The next step is to take all the parts and pieces off of the bow, but before you do, write down all of the measurements of the bow to remove any guessing when you put it back together.
Note the sight marks, the rest tick marks, the location and angles of stabilizers, and anything else that will be needed to put it back together as it was before.
Next, using an allen wrench, break things down to the bare bow. Take the rest off, the sight, all stabilizers and quiver.
Putting those pieces aside, take a damp cloth and working from one end of the bow to the other, wipe down the bow. Wipe off any dirt, dust, blood, or whatever kind of grime you may have gotten into.
Use moistened Q-tips to wipe out any hard-to-reach nooks within the riser and cams of your bow. Once you have it thoroughly cleaned, allow it to air dry or use a small, clean dry cloth to follow up.
While cleaning, carefully run a dry cottonball along the edges of your limbs watching for any snags that may indicate a splinter in your limbs. Any splinter should likely be looked at more closely and taken to your local pro shop to fix.
Next, continue onto your rest, sight and stabilizer in the same manner. Wipe parts down with a damp cloth, using a damp Q-tip to get into the hard-to-reach spaces that build up dust and dirt, like the spaces between your pins.
Also check your fluorescent pin fiber for breaks. A small break in a pin fiber can likely be fixed with a spot of fletching glue without too much loss in brightness. This shouldn’t be difficult, since most sights are easy to remove and replace the fiber.
While you have your strings off, either check yourself or have your bow technician check your axles for unusual wear and see that they are straight. Most current-model bows have sealed ball bearings within the cam. Check those while you have the strings off to see that they spin smoothly. They should move smoothly and track straight with no wobble. No lubrication is needed in or on the bearings, but annually you should add a very faint sheen of a teflon or silicone based lubricant to the axle.
When you first purchased your bow you likely noticed the limb bolt running through the limb pocket and into the riser was greased. If you are breaking down your bow, back the limb bolts out and clean the pockets and re-grease them with a white lithium grease. After you have your bow cleaned, the limbs and cams assembled and the new strings on, check your cam timing to see that it is correct. If not, now is the time for you or your pro shop to make the necessary adjustments.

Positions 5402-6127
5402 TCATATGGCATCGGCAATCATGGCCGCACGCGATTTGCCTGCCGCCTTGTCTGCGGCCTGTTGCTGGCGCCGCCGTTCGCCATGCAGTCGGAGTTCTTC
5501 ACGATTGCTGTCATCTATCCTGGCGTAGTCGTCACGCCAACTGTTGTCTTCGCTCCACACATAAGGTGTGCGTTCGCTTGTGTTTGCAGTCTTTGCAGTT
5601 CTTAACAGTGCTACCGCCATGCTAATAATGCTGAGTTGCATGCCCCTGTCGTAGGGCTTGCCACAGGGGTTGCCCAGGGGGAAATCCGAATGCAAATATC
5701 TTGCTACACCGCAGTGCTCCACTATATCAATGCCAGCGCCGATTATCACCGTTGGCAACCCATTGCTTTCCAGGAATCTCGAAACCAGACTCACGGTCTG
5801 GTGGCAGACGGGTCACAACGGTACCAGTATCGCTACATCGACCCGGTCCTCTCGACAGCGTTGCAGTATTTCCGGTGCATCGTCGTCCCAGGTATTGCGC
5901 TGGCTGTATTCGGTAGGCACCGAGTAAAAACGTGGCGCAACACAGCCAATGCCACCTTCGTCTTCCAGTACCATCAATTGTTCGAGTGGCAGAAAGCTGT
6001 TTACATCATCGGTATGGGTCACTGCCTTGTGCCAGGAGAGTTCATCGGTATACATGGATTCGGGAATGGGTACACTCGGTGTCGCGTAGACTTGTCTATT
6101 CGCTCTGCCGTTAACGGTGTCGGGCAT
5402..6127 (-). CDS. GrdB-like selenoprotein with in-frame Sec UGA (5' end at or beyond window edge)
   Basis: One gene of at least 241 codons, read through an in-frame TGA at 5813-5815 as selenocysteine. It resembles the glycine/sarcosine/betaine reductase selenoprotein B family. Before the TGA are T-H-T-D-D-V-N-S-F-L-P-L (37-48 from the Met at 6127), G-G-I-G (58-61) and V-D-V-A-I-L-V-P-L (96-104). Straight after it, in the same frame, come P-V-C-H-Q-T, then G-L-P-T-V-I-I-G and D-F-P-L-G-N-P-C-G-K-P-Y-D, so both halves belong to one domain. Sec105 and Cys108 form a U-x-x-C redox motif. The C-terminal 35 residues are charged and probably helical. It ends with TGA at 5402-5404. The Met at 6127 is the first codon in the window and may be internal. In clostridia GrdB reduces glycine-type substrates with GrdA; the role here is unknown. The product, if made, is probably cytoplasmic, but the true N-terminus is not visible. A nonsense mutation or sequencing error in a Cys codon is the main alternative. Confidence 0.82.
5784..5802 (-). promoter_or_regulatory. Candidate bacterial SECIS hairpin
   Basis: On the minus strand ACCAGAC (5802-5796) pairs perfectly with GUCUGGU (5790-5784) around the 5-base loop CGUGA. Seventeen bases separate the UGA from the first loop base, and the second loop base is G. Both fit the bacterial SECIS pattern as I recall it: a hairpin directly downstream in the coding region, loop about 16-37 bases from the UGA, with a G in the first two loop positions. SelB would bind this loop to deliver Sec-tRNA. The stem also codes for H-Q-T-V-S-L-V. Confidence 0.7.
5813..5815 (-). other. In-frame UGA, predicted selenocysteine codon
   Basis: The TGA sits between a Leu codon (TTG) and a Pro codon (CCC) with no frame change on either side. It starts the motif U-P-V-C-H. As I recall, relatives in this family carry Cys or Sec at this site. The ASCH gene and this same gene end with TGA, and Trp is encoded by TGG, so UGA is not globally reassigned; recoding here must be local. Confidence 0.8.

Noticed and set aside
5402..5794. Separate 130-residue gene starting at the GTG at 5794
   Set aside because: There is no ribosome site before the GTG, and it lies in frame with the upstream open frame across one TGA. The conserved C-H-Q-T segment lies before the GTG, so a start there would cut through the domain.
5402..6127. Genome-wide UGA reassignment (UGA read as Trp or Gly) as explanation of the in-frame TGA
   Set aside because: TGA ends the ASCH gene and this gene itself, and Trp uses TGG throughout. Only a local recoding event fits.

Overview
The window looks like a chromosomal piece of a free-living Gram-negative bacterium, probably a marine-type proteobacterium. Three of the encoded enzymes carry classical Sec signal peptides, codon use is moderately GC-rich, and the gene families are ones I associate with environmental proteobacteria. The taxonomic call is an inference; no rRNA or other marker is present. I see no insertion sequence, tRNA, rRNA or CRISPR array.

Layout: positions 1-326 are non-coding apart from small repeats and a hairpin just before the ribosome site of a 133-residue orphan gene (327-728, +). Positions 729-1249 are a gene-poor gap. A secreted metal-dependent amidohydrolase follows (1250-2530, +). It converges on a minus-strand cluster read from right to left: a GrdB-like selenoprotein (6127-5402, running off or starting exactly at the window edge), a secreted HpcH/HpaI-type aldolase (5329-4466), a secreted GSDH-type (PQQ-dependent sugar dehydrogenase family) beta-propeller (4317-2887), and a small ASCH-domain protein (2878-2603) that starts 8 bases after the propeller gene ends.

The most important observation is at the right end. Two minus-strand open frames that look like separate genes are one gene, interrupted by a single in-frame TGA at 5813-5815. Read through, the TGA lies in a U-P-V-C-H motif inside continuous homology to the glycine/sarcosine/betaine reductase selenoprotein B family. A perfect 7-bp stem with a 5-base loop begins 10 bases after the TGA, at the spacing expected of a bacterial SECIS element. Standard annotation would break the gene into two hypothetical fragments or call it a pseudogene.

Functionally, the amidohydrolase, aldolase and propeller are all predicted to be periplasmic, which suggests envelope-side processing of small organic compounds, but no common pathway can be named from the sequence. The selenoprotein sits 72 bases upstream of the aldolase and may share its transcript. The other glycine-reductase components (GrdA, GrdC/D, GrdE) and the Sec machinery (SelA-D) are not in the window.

While re-attaching your components, I recommend lubricating the threads of all your hardware with a anti-seize lubricant. In a pinch, you can even use bowstring wax. This is especially important for your stabilizer bolts as vibration running through your bow shot after shot can cause your stabilizers to cease up and you may not get them off without some serious effort.
After you put your bow back together you should take some time to go through all of your arrows. Flex them individually, listening for cracks and looking for damage. Any damaged arrow should be removed from your quiver. Shooting a damaged arrow could result in a horrible outcome. Also, be sure to check your nocks. Look for cracks or bent nocks and replace them as needed. I also like to spin every arrow again, either on an arrow spinning device or by blowing on the vanes and turning them in my hand. Look for any wobble. An arrow that is less than straight can still be shot, but it gets a lower number in the quiver and never makes its way into the field with a broadhead on it. Other items you should check and clean are your release aid and broadheads. Broadheads should have all rust removed. If possible, broadheads should be resharpened and put back into the packaging. Spot Hogg has a neat new broadhead sharpener that looks very impressive. Your release should be evaluated for any sounds, delay, dirt or grime. If there is any issue and you are a bit of a tinkerer you can disassemble, clean and lubricate it. If not, replace it. A well maintained and tuned bow will serve you well for many years to come. There is truly no better thrill than getting close and making it happen with a bow and arrow.